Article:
The mental nerve, a branch of inferior alveolar nerve passes through it and supplies the chin, lower lip and buccal mucosa of incisors, canines and the premolars.
Diagram showing parts of Medial aspect mandible from anterior to posterior-
Buccal surface view of mandible showing attachment for various muscles from anterior to posterior-
Soft tissue arrangement over inner aspect of mandible showing-
Regions of neck for neck dissection along with mandibulectomy specimen depending upon Tumor involving LN/
Dotted line depicts - to be resected portion in anterior mandibulectomy.
These are the twotypes of rim mandibulectomy.
“Because head and neck specimens often contain bone or teeth, technical equipment to allow the slicing of specimens should be available” which includes-
The resected mandible bone is a technically challenging specimen, especially if there is an attached tumor. The main difficulty is in presenting relationship between the bone and the soft tissue. There fore the orientation is must.
For example,the muscle is thought of as a cube. You should therefore take perpendicular margins from each face of the cube. As illustrated, these include the anterior, posterior, medial, lateral, and inferior surfaces. The sixth surface, the superior surface, is covered by the epithelium, so this is not a margin. Similarly, the epithelium is thought of as a square sheet. Take perpendicular margins from the posterior, anterior, medial, and lateral edges of this square. Finally, the bone is thought of as a cylinder.
Carnoy's solution described by Voorsmit (1981) contains 100% ethanol, chloroform and glacial acetic acid in a 6:3:1 ratio with added ferric chloride. Fixes tissue in 1-3 hrs and preserves glycogen from the tissue Depth of penetration is 1.3-1.6cm. (can penetrate bone upto 1.54cm in 5min without damage to alveolar nerve)
Grossing of mandibulectomy specimen - Dr Pranav, MGIMS
Pranav N Shirbhate
• Types of mandibulectomy
• General description
• Grossing techniques
• Histological sectioning
• Mandibulectomy is the resection of a part of
thickness of the mandible or of a segment of
• Often performed along with resection of the
primary tumor in the oral cavity especially the
buccal mucosa and gingival lesions.
• Sometimes to facilitate surgical resection as in
case of large tumors and those located more
posteriorly in the oral cavity.
When mandibular resection needed?
• Actual direct invasion to the cortex is rare.
This usually occurs via a socket, e.g. an
extraction or periodontal region disease or
from retro-molar trigone carcinoma.
• However if the tumor is fixed to the
periosteum & cortex, this in itself is
believed an indication to consider
removing the underlying cortex, it is better
to remove the adjacent bone, either the
margin if possible or segmental resection.
Types of resection
1. Composite or commando resection
2. Anterior mandibulectomy
3. Marginal mandibulectomy
4. Segmental or rim mandibulectomy
6. Total mandibulectomy
Composite or commando
• Wide excision of the main lesion in the buccal
mucosa, tongue or tonsil lying in close proximity with
mandible together with suitable mandibulectomy and
radical neck dissection where the entire specimen is
received in one block ie en block resection
(Not commonly practiced now due to morbidity and
reconstructive challenge and reserved for very
• T3/T4 tumors of buccal mucosa.
• Carcinoma tongue (anterior located, more than 2cm
• In this the anterior or middle part of the
mandible is excised along with the
resection of the primary tumor,
gingivolabial sulcus and sometimes a
portion of the lip anteriorly and a part of
the mucosa of the floor of the mouth
• This is done in the more anterior located
tumors that involve the anterior
A primary tumor, gingivolabial sulcus and portion of the lip anteriorly and a part
of the mucosa of the floor of the mouth posteriorly requiring ant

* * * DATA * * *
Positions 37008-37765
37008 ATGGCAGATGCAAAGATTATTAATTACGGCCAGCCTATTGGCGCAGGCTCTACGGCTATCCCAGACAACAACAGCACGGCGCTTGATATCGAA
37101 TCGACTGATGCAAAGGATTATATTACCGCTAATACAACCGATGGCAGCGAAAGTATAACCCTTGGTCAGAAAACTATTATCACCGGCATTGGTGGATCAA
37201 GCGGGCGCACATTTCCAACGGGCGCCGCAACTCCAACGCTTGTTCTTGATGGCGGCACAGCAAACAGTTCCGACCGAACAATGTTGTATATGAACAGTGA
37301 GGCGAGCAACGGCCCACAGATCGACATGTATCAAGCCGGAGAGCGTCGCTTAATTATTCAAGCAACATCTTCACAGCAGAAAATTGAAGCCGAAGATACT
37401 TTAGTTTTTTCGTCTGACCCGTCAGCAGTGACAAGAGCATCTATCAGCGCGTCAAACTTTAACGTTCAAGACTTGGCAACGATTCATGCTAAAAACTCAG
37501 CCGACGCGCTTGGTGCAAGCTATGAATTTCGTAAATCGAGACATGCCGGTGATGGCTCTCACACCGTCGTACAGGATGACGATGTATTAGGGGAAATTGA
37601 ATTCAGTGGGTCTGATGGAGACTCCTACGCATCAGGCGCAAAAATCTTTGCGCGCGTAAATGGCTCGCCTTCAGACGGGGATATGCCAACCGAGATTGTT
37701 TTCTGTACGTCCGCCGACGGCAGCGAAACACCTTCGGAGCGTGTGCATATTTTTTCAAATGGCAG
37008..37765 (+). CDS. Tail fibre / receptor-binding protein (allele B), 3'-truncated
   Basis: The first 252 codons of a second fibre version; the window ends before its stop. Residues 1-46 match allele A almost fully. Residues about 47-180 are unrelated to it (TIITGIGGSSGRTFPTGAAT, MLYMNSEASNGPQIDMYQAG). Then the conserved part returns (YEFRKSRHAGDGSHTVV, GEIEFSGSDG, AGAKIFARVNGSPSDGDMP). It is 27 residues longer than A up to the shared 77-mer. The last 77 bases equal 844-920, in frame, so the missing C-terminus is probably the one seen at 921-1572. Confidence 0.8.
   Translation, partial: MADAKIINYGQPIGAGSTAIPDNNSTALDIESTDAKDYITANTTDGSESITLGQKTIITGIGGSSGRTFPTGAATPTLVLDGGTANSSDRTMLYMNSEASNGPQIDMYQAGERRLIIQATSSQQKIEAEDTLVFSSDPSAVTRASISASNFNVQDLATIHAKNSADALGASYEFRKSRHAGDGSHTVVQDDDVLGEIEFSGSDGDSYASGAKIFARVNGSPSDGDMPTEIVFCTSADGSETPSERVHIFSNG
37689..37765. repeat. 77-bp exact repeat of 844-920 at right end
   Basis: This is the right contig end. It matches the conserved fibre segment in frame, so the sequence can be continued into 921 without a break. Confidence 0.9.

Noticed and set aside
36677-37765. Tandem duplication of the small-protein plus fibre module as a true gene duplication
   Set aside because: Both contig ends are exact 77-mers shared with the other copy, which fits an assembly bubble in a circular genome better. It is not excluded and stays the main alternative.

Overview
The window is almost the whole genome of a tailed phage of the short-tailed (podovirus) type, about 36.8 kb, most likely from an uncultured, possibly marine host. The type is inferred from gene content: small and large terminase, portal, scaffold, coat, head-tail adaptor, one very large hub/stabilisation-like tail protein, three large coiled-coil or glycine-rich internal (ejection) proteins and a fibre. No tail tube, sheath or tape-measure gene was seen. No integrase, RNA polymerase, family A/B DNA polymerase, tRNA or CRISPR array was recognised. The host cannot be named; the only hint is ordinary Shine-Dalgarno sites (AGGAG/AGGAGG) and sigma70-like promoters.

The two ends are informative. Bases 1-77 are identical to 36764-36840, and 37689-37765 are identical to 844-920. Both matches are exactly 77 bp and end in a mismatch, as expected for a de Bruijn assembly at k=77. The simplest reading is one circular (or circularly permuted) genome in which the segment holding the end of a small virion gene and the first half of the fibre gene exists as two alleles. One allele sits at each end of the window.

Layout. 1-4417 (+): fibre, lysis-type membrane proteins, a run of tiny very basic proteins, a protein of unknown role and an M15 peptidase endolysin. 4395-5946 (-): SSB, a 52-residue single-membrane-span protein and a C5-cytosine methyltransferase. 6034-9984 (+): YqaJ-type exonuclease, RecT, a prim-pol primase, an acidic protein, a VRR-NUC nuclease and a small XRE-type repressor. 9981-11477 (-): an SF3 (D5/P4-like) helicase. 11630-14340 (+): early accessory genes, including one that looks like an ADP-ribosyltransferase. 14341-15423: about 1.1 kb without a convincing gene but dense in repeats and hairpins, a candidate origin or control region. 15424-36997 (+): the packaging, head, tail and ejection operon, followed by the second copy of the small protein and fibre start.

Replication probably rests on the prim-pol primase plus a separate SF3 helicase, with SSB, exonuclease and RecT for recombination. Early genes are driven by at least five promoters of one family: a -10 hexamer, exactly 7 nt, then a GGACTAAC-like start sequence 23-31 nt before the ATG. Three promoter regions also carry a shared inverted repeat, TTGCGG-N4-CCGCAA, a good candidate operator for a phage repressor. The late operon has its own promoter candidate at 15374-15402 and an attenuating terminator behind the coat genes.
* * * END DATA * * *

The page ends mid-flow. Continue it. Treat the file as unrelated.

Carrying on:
Marginal or rim mandibulectomy
• Removes a portion of the mandible
(usually the alveolus and the medial plate)
without disrupting continuity of the
bone. This is typically performed when
tumor involves the periosteum without
• Carcinoma lip with mandibular invasion.
• Carcinoma mandibular alveolus.
• Carcinoma of the buccal mucosa invading the
• Carcinoma of the floor of the mouth.
A lateral resection for a lesion
involving the alveolus
Large submandibular node fixed to the
lower edge of the mandible, requiring
• In this a portion of the mandible is
resected along with the primary tumor
disrupting the condyl to condyl continuity.
• This is performed when tumor invades
bone ie tumor beyond periosteum.
1. Carcinoma involving mandible.
2. Squamous cell carcinoma of the floor of
the mouth, oral cavity, oropharynx.
3. Carcinoma of the buccal mucosa
invading the mandible.
• Done for more laterally placed lesions
where in one half of the mandible is
removed along with the tumor.
Resection in posterior segment.
• The retromolar trigone is the triangular part
of the gingival mucosa that covers the
ascending ramus of the mandible.
• As this region is particularly small, tumor in
this have already extended beyond and
spreads into adjacent structures, so some
prefer to classify growths in this area
according to their predominant site of
• A posterior segmental mandibulectomy
(along with the gingiva) with or without
removing the ramus of mandible along
with some of the part of the gingival
sulcus, buccal mucosa, anterior tonsillar
pillar is performed in this tumors.
• If the tumor extends superiorly along
the mucosa covering the ramus then
a partial upper alveolectomy
accompanies this specimen and is
known as ‘ Bite resection’.
• Sometimes a part of the tongue or
soft palate is included.
• Adequate surgical margins are key to the
successful cure of larger oral cancer.
Histologically tumor strands frequently
extend along tissue planes a centimeter or
so from the visible or palpable edge.
• A 2 to 3 cm gross margin is what most
Type of neck dissection Structures removed
Comprehensive neck dissection
1) “Classic” radical neck
All lymph-bearing tissue (levels I-V),
Spinal accessory nerve ([CN] XI),
Sternocleidomastoid muscle, and
Internal jugular vein
2) Modified radical neck
“Classical neck dissection with sparing of
one or more of the above structures
Type I CN XI spared
Type II CN XI and internal jugular vein spared
Type III (functional neck
All three structures spared (CN XI, internal
jugular vein, and sternocleidomastoid
Ie tissue from level I-V removed.
Selective neck dissection Removal of lymph-bearing tissue from:
Lateral Levels II-IV
Posterolateral Levels II-V
Supraomohyoid Levels I-III
Left sided neck dissection showing lymphatic zones,
with the exception of level Ia.
Aim of dissection
• Answer questions that will lead to an
accurate pathological diagnosis and
pathologic staging if the tumor is
• Features of interest
structures invaded by tumor
whether the margins are free
whether preoperative diagnostic